+ Learn the basic subjects (reading, arithmetic, science, social studies, etc.) in their home language from the time they enter school. This has the advantage of promoting their academic progress, during the period they are learning the English language,
+ Learn to read and write, first in the home language and, subsequently, in English. Initial literacy skills are developed in the home language and, once the children become orally proficient in English, literacy skills continue to develop in both languages. It is not a question of having to learn to read again once English is introduced, since the individual learns to read only once and, thereafter, transfers the knowledge and skills to the second language,
+ Begin learning English from the time they enter school. The process begins with the development of oral English and, later, with the development of English literacy skills. Thus, the learning of the English language is one of the primary goals of bilingual education,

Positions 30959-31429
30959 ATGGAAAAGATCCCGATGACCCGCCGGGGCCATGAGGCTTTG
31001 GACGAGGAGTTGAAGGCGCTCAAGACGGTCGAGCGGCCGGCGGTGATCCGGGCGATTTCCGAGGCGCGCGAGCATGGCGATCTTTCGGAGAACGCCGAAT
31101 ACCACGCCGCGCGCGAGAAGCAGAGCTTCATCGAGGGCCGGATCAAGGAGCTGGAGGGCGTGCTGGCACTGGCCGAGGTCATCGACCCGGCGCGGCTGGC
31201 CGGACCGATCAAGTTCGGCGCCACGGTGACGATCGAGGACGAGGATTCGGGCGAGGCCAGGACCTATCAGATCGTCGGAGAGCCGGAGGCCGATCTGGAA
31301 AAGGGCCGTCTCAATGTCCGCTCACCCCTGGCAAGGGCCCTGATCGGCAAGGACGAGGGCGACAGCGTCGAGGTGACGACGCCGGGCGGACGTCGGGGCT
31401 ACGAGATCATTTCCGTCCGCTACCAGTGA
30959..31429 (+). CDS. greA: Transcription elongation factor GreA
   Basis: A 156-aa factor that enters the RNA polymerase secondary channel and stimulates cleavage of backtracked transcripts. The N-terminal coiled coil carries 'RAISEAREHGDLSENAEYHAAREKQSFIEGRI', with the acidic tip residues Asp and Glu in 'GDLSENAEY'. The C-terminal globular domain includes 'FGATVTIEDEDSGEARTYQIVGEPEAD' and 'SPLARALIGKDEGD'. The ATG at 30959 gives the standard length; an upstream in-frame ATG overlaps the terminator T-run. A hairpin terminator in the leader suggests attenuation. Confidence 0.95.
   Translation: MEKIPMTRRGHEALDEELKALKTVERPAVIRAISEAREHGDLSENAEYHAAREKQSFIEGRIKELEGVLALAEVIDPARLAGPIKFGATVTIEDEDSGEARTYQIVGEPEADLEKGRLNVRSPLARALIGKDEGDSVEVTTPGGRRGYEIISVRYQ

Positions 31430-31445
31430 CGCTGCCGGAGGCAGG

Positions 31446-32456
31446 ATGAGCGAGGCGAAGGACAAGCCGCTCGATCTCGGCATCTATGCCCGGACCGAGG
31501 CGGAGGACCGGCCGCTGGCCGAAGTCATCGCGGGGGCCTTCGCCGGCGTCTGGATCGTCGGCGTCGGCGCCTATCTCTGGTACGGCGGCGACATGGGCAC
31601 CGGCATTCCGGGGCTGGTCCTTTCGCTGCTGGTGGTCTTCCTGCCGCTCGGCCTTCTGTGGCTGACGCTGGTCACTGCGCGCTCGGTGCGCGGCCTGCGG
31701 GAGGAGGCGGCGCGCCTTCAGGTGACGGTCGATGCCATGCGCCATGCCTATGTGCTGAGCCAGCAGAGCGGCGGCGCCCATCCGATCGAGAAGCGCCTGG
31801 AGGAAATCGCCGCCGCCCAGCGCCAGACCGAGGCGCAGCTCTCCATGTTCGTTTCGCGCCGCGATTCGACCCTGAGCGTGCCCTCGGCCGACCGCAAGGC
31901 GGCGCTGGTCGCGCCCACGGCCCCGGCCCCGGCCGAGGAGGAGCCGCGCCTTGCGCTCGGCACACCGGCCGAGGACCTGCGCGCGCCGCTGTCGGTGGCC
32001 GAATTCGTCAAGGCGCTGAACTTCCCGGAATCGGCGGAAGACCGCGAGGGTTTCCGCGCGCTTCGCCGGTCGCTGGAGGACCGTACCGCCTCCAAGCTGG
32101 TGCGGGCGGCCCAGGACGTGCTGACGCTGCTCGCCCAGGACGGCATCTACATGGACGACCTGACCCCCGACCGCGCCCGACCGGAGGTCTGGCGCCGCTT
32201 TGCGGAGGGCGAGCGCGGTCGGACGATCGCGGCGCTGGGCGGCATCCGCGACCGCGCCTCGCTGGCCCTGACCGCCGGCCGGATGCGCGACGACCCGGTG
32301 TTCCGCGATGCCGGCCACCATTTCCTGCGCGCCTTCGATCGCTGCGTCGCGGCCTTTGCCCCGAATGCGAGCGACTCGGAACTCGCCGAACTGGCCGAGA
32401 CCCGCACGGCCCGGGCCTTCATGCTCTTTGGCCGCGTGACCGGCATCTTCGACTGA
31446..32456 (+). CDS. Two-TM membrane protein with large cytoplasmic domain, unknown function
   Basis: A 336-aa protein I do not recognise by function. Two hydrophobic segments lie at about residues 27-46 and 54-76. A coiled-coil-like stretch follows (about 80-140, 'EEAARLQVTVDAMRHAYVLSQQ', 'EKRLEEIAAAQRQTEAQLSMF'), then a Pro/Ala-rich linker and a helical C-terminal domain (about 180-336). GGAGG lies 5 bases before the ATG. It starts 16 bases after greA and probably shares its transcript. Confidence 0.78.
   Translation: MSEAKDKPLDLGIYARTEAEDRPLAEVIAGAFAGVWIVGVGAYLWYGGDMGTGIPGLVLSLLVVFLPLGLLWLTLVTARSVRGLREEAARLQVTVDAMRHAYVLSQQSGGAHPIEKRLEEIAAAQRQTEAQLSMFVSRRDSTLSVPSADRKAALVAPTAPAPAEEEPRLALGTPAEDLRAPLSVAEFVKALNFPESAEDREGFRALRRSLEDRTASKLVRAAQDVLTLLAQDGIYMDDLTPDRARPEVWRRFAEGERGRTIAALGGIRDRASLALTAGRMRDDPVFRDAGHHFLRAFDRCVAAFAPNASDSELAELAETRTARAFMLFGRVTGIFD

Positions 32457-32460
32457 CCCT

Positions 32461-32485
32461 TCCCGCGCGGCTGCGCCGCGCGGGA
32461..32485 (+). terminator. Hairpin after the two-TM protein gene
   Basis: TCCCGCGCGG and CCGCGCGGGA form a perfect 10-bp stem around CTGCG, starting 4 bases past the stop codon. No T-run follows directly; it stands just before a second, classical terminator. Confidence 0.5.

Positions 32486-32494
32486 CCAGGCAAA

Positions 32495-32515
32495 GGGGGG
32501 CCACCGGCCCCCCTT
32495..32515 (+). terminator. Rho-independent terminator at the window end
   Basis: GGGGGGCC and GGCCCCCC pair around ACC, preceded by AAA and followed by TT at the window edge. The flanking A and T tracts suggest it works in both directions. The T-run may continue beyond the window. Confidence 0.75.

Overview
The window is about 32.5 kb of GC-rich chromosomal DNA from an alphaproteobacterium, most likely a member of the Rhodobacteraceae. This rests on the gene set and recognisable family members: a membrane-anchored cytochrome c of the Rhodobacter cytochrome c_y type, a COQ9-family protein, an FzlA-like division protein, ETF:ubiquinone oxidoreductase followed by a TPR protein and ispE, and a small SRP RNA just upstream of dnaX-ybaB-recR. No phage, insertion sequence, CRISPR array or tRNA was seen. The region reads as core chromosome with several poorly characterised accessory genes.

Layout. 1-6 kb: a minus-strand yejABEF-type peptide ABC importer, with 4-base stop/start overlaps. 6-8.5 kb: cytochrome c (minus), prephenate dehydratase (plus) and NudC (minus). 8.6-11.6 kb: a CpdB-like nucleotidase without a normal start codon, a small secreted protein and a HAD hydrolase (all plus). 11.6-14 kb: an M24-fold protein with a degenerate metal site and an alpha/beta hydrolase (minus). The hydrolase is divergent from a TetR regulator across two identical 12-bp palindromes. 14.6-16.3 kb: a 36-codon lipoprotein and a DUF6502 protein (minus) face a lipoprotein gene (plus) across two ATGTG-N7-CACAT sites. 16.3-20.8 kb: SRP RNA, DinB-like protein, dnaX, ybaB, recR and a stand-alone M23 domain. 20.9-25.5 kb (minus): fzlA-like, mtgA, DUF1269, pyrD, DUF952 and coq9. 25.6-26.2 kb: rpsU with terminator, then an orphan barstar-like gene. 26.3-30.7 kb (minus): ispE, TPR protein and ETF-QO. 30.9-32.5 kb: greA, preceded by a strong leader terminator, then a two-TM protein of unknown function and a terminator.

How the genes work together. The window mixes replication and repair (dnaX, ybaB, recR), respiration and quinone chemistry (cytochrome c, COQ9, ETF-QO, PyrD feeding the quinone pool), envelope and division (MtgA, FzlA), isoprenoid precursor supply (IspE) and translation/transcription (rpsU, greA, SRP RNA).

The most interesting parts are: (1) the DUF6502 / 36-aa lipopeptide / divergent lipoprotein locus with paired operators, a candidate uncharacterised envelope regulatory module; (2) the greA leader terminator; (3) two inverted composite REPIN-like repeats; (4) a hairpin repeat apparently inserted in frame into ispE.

+ Perceive their culture as an integral part of their education. It is important that the familiar elements of the home be validated in the school environment, as is the case with mainstream children, (Mandera, 91).
A big problem with bilingual education is that prominent people like Richard Rodriguez are against it when they should be for it. Proposition 227, the English for the Children initiative, set a bad mark on bilingualism advocates. What it did, or will eventually do, is remove all English as a Second Language (ESL) programs and replace them with an English immersion program. This is just horrible. There is no proven data on its effectiveness, in fact there is data proving its ineffectiveness. A 1991 report by Dr. James Cummins Ontario Institute for Studies on Education and Dr. Michael Gensuk of USC refuted the notion that intensive exposure to English is the best way of teaching language to minority children, (Cummins). Their study compared English immersion, involving an almost exclusive use of English throughout elementary school, early-exit bilingual, in which Spanish was used for about one-third of the time in kindergarten and first grade then rapidly switch to English, and late-exit bilingual, that taught kindergarten primarily in Spanish then steadily increasing the amount of English thereafter up to about sixty percent in the 5th and 6th grades. They found that late-exit bilingual children performed the best even surpassing the monolingual children s learning rate.